Labor is often its own worst enemy. By identifying its objectives, and its sense of self-worth with management, labor essentially writes itself out of the benefits it might otherwise receive.

  4. The pension crisis will create social, political and economic consequences for decades and it will not be pretty. Elderly people living under bridges, gated communities subjected to ugly confrontations by those dienfranchised citizens on the outside, Congress people chatised by voters for their fsilure to deal with retirement income security for the Baby Boom generation and people running out of money during short retirements.

  5. Steven Lee says:

    One thing I would like to focus on is the California State Teachers Retirement System. (Calstrs)

    As a teacher, I contribute 8 % of my salary to Calstrs. I do not contribute to Social Security. Many non-union or union employees feel that the pension is some sort of handout, it is not. There are contributions by the employee.

    Many also do not realize that college faculty members like myself who teach in Career and Technical edcation worked in their specific industry for at least 7 years (many have more time) to even be able to work at the College. (State law) These faculty members contributed to the Social Security System only now to have their SSI benifits reduced at retirement because they will recieve a pension from Calstrs. This was the contribution made by the individual, and the individual is then being punished because he or she chose to teach their trade to others.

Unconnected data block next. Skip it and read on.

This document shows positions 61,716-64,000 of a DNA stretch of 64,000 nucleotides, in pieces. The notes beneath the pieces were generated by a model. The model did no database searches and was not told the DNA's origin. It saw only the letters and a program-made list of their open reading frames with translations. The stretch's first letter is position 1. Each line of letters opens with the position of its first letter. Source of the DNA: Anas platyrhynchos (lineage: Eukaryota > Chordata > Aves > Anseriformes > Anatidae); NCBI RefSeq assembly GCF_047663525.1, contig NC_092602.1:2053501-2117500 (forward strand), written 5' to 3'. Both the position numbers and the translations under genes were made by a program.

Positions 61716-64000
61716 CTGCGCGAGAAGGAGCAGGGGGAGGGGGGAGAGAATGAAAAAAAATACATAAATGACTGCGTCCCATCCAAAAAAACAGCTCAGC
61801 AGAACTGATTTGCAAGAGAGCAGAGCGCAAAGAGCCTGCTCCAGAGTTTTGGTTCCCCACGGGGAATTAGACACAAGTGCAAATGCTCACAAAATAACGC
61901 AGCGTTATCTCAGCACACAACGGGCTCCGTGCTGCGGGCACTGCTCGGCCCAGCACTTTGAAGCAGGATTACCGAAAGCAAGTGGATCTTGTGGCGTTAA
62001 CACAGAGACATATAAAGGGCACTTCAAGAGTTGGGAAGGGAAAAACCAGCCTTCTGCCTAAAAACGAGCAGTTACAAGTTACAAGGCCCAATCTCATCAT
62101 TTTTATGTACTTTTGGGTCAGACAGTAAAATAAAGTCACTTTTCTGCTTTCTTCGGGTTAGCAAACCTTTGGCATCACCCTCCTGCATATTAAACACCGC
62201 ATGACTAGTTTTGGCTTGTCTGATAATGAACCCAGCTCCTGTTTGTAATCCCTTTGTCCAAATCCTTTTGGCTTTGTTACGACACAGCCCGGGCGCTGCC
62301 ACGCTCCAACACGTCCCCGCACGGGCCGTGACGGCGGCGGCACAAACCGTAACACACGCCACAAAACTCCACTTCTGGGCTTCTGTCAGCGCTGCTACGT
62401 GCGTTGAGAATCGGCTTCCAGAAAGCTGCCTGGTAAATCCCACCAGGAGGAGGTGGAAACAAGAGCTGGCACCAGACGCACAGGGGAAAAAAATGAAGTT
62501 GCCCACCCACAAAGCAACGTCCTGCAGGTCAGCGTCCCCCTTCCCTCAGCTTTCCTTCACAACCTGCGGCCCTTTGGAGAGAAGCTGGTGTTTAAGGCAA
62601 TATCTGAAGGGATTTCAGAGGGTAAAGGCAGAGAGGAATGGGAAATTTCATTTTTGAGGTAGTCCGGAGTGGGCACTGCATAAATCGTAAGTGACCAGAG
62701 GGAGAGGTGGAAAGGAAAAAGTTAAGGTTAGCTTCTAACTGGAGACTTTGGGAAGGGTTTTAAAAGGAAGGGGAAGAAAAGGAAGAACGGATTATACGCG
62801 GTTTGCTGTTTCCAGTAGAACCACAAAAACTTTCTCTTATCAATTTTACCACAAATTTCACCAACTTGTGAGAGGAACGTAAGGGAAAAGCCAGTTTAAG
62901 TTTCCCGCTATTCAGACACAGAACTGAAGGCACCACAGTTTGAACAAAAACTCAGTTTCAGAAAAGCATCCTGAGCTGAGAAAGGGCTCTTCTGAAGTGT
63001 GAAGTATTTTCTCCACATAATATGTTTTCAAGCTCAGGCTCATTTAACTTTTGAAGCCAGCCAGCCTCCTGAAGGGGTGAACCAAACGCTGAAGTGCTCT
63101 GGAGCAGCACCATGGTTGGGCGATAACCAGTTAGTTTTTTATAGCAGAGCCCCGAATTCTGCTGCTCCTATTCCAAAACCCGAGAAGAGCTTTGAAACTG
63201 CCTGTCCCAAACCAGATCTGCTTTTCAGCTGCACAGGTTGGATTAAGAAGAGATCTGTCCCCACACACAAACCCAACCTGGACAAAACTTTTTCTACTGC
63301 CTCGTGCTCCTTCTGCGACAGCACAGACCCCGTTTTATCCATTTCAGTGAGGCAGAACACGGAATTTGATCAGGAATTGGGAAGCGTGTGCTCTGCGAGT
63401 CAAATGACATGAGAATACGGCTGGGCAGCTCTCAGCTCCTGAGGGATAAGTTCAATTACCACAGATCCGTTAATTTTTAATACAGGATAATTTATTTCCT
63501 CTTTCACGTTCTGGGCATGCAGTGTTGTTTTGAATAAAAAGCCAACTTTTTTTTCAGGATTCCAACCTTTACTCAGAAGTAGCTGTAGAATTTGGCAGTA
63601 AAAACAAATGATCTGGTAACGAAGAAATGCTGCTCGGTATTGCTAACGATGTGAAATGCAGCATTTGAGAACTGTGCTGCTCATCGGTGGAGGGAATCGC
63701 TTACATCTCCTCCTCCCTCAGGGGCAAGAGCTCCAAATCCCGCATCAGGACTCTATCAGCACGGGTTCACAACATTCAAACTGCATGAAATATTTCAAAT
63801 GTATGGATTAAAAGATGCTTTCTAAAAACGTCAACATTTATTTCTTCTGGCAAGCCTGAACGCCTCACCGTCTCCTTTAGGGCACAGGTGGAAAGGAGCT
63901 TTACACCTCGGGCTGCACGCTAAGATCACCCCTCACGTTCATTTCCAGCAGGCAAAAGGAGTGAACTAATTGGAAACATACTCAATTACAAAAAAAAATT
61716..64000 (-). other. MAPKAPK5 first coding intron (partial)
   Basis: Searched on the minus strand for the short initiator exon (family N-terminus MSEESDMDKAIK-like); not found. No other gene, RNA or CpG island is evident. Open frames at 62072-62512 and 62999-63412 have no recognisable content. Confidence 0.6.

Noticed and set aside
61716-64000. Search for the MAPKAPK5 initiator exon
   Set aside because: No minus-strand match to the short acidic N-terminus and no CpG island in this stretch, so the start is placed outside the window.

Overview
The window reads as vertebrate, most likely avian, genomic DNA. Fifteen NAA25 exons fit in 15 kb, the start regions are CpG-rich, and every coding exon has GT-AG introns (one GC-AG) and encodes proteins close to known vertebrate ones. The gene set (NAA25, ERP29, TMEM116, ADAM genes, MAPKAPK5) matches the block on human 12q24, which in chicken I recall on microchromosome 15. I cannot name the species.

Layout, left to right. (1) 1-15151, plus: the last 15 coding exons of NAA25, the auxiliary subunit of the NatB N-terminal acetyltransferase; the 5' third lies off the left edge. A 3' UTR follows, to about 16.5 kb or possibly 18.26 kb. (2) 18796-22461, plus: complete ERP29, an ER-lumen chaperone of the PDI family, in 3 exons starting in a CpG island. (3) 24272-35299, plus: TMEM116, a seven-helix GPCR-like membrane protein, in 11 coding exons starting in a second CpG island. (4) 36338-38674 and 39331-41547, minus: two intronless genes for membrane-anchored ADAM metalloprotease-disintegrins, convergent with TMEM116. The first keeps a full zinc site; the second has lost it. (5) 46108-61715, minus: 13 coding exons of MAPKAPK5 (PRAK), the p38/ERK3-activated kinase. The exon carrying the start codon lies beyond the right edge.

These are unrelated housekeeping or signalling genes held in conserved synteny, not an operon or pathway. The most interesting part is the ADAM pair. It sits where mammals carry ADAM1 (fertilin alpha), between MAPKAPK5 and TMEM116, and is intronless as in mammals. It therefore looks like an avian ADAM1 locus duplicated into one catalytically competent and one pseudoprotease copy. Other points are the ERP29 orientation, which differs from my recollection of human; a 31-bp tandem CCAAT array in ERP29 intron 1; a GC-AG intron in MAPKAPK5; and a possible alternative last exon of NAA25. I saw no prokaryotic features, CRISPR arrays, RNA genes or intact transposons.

My last point is this. I like many teachers around the world sacrificed time in their respected colleges and universities to gain degrees so that we may become teachers. It so happenes that many teachers are represented by labor unions because they need to have equity in salary and benfits. They are the people who are sharing their knowledge so that others may benift, find gainful employment, and have a better quality of life.

    The individual I want teaching my children is not the person who is glued to the sofa collecting a handout, but those who sacrificed so that others may succeed. Leave the pensions alone.

  6. Salvador Sanchez says:

    Whitman’s message that government employees’ pensions are overly unfair resonates very well in the private sector. Sadly, I don’t see public employees’ unions challenging it.

  7. The professor has got it right. Lou as always, your insight and contribution to the dialogue of the labor historians is exactly perceptive and flawless. Trendy alternative papers, which of course have been bought or only following the wind of the fascist mucho gusto… are portraying union pension fund bashers as American heroes.

    That’s right, we have all f…ed ourselves by voting for the fascists, the only hold outs- the government workers. Hey, lets hang them too, no, no, I mean, lets f… them next. Hahr… hahr… hahr…

    SEIU pretend lefty’s, could they really fight? I don’t think so. Federal Unions? highly unlikely.

    “They stole our money, and then repaid the banks with our future taxes. Now, they want to stop us from expanding the economy so that their ill gotten gains will not suffer from inflation. The bank robbers suddenly care about inflation, government workers pensions and any thing that does not allow the few and the rich and powerful to have all the money and all the power.”

  8. deborah says:

    Really great piece of important commentary. How can we stop this ball from rolling?

  9. i think that gay marriage should be allowed in certain states but not in other states -.’